I REFER to the report “Malaysians love reading, but fewer local books sold” on June 23 (The Star; online at bit.ly/star_local).
Local books published in English tend to contain a good number of grammar, syntax, and vocabulary mistakes. Sometimes, even the information is incorrect. It seems local authors and publishers do not make use of editorial services. It is a fact that even the best writer needs an editor.
Secondly, there is little or no promotion. The author, the publisher, and the bookshop need to promote the book by organising reading and meet-the-author sessions.
Engaging with the public and the relevant readership makes an author known and creates a faithful following for him/her. Letting people know what you are doing and why they should buy your books is essential for success.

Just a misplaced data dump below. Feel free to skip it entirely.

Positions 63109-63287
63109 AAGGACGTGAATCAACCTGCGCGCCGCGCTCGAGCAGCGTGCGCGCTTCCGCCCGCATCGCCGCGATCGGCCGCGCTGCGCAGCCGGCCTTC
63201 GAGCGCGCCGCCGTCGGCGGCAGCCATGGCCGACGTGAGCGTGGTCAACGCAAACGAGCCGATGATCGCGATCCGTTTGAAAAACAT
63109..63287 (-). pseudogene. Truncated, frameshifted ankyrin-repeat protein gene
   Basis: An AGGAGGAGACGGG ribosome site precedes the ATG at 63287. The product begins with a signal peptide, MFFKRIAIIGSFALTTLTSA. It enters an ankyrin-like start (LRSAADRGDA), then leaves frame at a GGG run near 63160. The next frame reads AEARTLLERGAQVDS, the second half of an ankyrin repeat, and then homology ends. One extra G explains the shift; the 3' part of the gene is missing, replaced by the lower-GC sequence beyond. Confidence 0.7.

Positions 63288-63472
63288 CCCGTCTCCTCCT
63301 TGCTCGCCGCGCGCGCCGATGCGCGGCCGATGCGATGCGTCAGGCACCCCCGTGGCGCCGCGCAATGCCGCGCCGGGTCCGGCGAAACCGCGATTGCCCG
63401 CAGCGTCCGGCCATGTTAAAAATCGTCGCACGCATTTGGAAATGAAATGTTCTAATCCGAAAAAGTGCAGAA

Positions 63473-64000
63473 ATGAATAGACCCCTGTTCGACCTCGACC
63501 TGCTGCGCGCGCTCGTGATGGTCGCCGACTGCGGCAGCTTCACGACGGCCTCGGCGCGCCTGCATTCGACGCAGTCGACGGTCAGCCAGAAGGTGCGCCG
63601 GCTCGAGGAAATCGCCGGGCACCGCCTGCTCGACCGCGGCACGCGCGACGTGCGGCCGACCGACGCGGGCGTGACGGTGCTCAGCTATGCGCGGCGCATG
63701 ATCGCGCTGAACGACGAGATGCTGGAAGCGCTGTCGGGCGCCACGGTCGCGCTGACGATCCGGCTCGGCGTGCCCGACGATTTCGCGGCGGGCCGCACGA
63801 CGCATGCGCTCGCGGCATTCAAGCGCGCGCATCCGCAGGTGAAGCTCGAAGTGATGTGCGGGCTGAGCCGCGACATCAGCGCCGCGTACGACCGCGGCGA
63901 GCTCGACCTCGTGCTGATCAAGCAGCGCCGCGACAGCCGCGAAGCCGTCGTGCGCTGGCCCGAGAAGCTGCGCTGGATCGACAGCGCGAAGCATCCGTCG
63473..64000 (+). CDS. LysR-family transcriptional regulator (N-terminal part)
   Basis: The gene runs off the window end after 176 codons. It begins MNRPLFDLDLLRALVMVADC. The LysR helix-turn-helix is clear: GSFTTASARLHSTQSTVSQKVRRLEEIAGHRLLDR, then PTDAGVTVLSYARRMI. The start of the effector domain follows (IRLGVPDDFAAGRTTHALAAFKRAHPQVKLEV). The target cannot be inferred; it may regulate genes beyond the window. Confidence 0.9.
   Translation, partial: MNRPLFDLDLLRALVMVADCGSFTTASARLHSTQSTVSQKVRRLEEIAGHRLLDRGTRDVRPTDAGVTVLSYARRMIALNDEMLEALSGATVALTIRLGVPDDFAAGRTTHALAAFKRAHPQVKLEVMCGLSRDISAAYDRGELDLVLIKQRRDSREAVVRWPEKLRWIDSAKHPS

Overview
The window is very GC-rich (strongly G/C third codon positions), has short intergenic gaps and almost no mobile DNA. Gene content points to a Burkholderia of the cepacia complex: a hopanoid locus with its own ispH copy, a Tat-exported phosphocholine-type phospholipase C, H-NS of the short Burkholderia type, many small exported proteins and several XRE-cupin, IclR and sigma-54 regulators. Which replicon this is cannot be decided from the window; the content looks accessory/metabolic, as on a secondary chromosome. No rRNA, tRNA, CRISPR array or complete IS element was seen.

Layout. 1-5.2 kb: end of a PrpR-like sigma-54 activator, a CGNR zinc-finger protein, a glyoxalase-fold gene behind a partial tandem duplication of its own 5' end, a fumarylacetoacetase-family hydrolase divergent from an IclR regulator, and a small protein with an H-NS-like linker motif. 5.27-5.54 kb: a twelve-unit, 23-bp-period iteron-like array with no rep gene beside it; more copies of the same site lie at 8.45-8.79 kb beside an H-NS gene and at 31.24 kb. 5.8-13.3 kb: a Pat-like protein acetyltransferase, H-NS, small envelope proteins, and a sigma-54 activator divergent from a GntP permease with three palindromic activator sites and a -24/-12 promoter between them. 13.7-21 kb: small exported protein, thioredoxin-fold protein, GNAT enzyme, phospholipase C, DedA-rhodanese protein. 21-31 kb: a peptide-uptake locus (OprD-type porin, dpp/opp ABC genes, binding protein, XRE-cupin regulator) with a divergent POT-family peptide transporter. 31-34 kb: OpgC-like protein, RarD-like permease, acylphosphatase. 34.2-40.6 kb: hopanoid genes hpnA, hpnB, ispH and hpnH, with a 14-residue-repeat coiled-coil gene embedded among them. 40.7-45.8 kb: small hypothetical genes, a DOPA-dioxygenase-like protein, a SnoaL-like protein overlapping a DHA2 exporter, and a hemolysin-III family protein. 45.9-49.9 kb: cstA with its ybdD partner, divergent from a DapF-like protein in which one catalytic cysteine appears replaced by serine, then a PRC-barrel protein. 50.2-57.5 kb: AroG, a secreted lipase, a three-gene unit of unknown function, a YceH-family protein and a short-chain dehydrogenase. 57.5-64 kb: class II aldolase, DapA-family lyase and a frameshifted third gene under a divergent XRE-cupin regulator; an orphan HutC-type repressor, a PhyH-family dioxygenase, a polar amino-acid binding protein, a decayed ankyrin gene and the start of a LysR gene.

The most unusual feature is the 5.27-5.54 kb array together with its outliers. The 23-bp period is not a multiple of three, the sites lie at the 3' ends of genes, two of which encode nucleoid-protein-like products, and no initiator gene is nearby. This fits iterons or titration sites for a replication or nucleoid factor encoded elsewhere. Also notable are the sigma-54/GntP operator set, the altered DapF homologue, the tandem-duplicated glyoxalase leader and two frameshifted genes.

Thirdly, good reading habits and profitable books sales require a common language. It is time the country considers adopting an official language so that everyone can become proficient in reading, speaking, and writing that language – and in this day and age, the official language must be English.
While local authors do have good ideas and I know they are willing to work hard, they lack the support system that makes a book a financial success. Malaysian authors who are serious about their craft and want to be full-time writers have no choice but to publish their work overseas. This is a loss for the local scene, as well as for the development of good local talent.
What is needed for local writers to do better is a more structured and professional approach to writing, together with an official language that will support and increase readership on a regular basis.
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